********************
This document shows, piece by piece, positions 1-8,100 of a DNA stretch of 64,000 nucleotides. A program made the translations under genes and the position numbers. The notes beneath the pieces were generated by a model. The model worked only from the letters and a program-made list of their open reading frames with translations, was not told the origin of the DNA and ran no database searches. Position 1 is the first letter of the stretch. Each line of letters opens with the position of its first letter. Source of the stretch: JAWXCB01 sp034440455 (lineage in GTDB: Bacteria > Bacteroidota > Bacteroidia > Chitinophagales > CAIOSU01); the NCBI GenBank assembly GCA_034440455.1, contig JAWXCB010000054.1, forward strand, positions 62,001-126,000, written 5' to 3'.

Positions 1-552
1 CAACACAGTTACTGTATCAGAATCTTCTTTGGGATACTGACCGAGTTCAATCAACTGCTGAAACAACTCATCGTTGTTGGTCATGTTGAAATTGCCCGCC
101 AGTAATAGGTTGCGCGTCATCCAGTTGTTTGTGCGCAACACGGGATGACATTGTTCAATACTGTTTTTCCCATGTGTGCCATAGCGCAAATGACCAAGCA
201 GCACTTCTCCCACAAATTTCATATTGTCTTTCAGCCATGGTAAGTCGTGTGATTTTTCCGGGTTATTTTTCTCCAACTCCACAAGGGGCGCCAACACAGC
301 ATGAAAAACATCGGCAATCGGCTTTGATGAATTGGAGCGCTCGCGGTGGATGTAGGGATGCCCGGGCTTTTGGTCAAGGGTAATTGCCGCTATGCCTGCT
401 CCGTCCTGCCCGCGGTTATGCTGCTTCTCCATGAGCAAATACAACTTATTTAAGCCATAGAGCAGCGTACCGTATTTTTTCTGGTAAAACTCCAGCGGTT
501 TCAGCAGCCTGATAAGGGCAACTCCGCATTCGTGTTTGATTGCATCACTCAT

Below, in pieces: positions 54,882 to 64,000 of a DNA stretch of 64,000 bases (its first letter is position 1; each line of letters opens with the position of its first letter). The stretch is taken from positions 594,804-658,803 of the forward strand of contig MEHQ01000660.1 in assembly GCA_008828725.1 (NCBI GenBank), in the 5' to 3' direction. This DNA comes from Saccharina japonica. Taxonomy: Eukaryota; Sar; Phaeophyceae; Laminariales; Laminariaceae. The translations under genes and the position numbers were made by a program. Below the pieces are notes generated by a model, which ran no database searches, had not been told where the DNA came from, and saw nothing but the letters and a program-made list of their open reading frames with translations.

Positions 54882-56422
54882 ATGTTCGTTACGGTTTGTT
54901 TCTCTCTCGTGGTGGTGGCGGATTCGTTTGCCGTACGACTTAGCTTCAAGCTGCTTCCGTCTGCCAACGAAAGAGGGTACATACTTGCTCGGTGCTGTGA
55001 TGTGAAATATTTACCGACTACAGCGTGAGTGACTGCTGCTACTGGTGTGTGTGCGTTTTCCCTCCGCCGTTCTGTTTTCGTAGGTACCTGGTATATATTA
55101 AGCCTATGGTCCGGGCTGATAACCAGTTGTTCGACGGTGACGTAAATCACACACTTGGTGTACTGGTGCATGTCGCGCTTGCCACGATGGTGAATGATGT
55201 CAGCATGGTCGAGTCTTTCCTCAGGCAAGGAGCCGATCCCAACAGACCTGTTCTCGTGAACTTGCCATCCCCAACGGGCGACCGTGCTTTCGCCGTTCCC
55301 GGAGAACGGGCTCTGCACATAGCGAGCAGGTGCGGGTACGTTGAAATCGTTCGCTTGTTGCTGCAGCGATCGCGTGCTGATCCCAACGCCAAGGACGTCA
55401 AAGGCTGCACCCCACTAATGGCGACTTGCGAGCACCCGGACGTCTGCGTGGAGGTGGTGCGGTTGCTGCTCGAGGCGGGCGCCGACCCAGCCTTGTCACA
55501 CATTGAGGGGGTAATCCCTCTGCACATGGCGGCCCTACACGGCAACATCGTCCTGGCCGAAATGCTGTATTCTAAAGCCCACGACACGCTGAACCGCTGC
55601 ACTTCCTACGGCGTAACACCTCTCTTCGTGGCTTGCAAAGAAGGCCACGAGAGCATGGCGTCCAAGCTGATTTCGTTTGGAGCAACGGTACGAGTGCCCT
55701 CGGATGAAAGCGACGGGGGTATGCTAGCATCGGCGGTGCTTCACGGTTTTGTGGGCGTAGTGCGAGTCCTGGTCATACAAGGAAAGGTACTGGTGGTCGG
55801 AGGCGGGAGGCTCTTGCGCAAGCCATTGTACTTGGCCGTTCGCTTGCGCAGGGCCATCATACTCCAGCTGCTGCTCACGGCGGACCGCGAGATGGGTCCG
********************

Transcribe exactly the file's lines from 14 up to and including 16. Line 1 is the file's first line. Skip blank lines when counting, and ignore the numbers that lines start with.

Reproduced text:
55101 AGCCTATGGTCCGGGCTGATAACCAGTTGTTCGACGGTGACGTAAATCACACACTTGGTGTACTGGTGCATGTCGCGCTTGCCACGATGGTGAATGATGT
55201 CAGCATGGTCGAGTCTTTCCTCAGGCAAGGAGCCGATCCCAACAGACCTGTTCTCGTGAACTTGCCATCCCCAACGGGCGACCGTGCTTTCGCCGTTCCC
55301 GGAGAACGGGCTCTGCACATAGCGAGCAGGTGCGGGTACGTTGAAATCGTTCGCTTGTTGCTGCAGCGATCGCGTGCTGATCCCAACGCCAAGGACGTCA